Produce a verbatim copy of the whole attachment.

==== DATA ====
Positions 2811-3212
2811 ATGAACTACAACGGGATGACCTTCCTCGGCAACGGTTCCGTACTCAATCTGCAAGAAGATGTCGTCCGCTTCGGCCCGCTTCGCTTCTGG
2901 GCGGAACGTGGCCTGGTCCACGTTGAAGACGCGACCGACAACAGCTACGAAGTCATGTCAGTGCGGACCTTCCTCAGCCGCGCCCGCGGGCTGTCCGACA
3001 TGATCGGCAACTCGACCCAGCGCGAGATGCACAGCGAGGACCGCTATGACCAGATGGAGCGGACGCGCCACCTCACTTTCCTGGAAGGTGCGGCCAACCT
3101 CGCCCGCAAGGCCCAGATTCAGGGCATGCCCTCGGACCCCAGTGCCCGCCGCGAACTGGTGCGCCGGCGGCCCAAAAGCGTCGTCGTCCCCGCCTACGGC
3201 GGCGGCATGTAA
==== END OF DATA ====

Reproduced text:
Positions 2811-3212
2811 ATGAACTACAACGGGATGACCTTCCTCGGCAACGGTTCCGTACTCAATCTGCAAGAAGATGTCGTCCGCTTCGGCCCGCTTCGCTTCTGG
2901 GCGGAACGTGGCCTGGTCCACGTTGAAGACGCGACCGACAACAGCTACGAAGTCATGTCAGTGCGGACCTTCCTCAGCCGCGCCCGCGGGCTGTCCGACA
3001 TGATCGGCAACTCGACCCAGCGCGAGATGCACAGCGAGGACCGCTATGACCAGATGGAGCGGACGCGCCACCTCACTTTCCTGGAAGGTGCGGCCAACCT
3101 CGCCCGCAAGGCCCAGATTCAGGGCATGCCCTCGGACCCCAGTGCCCGCCGCGAACTGGTGCGCCGGCGGCCCAAAAGCGTCGTCGTCCCCGCCTACGGC
3201 GGCGGCATGTAA